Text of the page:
© 2018 The Author(s). Background: Stroke patients usually suffer primary cognitive impairment related to attention, memory, and executive functions. This impairment causes a negative impact on the quality of life of patients and their families, and may be long term. Cognitive rehabilitation has been shown to be an effective way to treat cognitive impairment and should be continued after hospital discharge. Computerized cognitive rehabilitation can be performed at home using exercise programs that advance with predetermined course content, interval, and pace. We hypothesize that computerized rehabilitation might be improved if a program could customize course content and pace in response to patient-specific progress. The present pilot study is a randomized controlled double-blind crossover clinical trial aiming to study if chronic stroke patients with cognitive impairment could benefit from cognitive training through a customized tele-rehabilitation platform ("Guttmann, NeuroPersonalTrainer" ® , GNPT ® ). Methods/design: Individuals with chronic-stage stroke will be recruited. Participants will be randomized to receive experimental intervention (customized tele-rehabilitation platform, GNPT ® ) or sham intervention (ictus.online), both with the same frequency and duration (five sessions per week over 6 weeks). After a washout period of 3 months, crossover will occur and participants from the GNPT ® condition will receive sham intervention, while participants originally from the sham intervention will receive GNPT ® . Patients will be assessed before and after receiving each treatment regimen with an exhaustive neuropsychological battery. Primary outcomes will include rating measures that assess attention difficulties, memory failures, and executive dysfunction for daily activities, as well as performance-based measures of attention, memory, and executive functions. Discussion: Customized cognitive training could lead to better cognitive function in patients with chronic-stage stroke and improve their quality of life.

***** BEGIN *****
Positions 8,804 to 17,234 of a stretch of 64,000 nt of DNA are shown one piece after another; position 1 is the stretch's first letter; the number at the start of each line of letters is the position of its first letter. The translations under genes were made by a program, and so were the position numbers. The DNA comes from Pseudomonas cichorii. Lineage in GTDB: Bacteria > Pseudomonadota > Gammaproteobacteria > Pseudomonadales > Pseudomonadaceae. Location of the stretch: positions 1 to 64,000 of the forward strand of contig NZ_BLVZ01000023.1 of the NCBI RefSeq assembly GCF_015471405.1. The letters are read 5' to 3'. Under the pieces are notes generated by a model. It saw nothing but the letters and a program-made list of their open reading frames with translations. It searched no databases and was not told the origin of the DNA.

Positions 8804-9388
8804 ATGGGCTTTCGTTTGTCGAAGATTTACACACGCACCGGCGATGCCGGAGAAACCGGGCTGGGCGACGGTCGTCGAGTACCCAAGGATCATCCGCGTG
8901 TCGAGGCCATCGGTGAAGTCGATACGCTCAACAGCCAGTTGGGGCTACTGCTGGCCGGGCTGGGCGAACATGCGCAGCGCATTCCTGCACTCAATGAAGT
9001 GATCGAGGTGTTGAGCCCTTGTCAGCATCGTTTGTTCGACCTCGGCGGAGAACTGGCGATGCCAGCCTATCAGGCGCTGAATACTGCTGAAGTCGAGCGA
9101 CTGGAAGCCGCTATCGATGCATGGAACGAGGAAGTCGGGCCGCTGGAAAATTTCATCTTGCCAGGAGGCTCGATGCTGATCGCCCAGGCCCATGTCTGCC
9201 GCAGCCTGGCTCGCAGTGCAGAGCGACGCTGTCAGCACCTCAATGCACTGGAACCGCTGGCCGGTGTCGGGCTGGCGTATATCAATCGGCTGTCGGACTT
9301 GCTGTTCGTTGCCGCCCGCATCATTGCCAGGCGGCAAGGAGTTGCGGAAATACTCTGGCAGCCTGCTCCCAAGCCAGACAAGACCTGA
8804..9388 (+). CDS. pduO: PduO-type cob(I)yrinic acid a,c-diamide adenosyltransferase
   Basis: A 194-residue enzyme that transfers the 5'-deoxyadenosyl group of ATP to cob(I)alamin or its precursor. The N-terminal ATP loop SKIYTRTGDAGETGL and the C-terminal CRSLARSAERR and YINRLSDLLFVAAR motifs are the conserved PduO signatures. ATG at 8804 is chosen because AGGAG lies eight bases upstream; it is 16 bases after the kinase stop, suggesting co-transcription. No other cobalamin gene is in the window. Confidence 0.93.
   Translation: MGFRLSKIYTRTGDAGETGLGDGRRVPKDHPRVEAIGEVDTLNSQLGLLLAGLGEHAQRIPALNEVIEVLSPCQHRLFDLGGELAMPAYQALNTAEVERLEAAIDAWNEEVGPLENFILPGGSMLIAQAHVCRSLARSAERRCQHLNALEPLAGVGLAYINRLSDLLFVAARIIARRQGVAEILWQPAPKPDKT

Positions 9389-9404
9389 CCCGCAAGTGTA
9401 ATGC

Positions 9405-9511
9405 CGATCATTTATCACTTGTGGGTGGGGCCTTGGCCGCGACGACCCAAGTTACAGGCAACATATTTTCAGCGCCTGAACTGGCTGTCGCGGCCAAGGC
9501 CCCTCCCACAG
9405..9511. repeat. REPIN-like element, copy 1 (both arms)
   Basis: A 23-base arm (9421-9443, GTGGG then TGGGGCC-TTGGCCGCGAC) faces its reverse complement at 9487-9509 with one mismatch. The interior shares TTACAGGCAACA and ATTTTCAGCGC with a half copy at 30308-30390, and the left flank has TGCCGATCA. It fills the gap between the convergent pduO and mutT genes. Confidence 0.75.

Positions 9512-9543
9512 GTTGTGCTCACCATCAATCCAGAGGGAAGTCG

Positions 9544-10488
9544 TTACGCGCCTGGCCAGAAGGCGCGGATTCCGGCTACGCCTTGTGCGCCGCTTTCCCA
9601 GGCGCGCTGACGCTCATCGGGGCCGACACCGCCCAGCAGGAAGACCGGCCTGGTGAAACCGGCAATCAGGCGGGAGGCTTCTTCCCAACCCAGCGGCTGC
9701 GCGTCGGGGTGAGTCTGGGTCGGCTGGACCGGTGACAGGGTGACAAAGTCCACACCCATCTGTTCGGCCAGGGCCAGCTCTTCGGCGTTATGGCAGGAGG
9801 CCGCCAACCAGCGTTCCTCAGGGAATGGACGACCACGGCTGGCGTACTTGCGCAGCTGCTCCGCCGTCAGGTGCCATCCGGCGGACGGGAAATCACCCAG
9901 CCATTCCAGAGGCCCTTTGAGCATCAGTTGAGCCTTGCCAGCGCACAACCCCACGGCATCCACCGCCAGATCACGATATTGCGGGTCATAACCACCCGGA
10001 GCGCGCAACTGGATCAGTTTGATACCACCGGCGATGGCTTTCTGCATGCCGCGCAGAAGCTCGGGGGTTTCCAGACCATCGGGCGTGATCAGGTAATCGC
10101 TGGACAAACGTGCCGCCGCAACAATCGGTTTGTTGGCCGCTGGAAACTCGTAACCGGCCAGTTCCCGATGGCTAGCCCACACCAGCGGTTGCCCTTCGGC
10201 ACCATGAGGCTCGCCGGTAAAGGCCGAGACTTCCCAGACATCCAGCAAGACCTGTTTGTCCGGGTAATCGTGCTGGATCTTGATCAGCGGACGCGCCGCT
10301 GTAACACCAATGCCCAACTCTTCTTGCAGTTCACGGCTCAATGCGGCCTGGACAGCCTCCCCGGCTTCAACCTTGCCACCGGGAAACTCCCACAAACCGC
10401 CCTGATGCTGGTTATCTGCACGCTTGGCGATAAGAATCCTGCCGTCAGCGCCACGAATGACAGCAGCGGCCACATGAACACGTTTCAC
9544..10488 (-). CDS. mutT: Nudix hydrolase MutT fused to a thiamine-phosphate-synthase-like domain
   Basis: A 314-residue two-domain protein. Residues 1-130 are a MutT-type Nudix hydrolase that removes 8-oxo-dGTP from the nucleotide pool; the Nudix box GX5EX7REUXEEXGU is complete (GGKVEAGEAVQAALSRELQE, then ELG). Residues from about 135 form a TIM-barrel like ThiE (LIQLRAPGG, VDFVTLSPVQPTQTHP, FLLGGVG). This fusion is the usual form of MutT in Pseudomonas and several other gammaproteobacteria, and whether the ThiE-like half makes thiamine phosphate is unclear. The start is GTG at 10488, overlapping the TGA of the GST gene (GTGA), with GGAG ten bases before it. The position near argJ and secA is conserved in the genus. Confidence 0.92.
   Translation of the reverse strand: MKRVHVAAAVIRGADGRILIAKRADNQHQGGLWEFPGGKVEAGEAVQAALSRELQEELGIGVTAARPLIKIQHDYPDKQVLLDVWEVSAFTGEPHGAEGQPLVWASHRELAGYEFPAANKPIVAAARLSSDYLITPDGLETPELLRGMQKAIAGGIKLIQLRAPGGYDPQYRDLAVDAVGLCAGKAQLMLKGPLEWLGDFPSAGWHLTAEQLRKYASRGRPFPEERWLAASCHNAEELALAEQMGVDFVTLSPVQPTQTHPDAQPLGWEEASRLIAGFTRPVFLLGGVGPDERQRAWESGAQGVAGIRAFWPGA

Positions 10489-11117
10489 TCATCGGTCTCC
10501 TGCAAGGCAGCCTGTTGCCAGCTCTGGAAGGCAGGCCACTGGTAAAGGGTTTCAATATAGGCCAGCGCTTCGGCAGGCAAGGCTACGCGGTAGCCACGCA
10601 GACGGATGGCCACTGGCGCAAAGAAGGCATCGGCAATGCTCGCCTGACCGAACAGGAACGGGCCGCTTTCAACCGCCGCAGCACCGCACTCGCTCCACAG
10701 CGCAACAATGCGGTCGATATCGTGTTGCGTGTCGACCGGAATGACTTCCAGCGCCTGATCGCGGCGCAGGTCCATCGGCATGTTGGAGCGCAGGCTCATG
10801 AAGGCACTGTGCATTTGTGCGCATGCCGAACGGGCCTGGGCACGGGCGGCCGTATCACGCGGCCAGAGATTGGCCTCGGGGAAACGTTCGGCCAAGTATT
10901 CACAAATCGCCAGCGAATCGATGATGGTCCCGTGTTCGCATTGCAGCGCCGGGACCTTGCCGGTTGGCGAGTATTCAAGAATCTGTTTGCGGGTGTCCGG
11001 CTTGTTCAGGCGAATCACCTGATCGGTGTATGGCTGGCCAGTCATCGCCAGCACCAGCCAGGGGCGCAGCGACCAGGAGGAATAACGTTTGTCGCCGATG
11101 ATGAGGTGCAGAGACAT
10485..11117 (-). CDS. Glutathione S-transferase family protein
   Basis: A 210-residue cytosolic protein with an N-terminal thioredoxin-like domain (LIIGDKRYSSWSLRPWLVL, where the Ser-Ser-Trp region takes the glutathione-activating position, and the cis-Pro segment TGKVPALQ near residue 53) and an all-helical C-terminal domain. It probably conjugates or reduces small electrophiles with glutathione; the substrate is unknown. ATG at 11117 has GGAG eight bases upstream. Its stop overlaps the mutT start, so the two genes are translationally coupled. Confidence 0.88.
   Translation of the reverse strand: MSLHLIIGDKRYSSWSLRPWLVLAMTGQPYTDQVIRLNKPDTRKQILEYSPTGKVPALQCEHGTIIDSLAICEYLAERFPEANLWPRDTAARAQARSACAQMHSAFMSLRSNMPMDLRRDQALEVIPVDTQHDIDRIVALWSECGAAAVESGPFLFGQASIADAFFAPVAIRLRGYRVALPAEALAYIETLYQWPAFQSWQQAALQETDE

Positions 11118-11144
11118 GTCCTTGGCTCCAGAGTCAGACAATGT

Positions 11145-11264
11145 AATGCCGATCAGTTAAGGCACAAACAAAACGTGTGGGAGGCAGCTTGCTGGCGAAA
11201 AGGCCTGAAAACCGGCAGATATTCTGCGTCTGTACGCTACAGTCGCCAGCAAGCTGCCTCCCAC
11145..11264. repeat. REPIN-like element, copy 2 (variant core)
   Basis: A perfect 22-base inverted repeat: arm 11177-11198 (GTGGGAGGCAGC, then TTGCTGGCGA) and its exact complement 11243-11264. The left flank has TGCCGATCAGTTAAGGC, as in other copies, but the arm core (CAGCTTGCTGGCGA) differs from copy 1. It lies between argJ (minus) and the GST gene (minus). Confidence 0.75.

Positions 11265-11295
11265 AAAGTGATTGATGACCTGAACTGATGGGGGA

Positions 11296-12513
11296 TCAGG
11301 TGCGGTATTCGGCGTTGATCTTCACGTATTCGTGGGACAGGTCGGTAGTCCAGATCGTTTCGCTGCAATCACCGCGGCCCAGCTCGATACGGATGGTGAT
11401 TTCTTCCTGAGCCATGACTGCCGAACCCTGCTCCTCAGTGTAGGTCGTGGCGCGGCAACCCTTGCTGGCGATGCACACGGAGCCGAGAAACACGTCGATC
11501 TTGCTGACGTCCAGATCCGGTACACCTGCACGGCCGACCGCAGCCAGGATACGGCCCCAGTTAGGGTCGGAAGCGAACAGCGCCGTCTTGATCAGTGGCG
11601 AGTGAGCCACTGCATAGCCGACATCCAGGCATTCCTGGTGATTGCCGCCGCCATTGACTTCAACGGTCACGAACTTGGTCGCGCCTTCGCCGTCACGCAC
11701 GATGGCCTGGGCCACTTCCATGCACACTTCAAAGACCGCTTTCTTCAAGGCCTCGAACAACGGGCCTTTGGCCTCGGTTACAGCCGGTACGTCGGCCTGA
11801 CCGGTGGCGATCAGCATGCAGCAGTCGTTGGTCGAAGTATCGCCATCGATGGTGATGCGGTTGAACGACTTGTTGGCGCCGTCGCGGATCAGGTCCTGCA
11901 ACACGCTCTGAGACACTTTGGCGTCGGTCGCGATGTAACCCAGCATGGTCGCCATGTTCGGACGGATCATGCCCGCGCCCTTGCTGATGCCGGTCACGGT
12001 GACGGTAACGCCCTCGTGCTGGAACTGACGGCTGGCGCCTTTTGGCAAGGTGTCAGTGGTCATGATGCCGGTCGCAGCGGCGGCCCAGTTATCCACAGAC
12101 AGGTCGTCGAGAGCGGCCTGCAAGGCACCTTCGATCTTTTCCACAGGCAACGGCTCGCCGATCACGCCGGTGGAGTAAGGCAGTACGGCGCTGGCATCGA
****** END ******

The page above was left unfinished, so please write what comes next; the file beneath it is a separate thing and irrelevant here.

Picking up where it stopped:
- Cognitive impairment
- Computerized cognitive rehabilitation
- Randomized controlled trial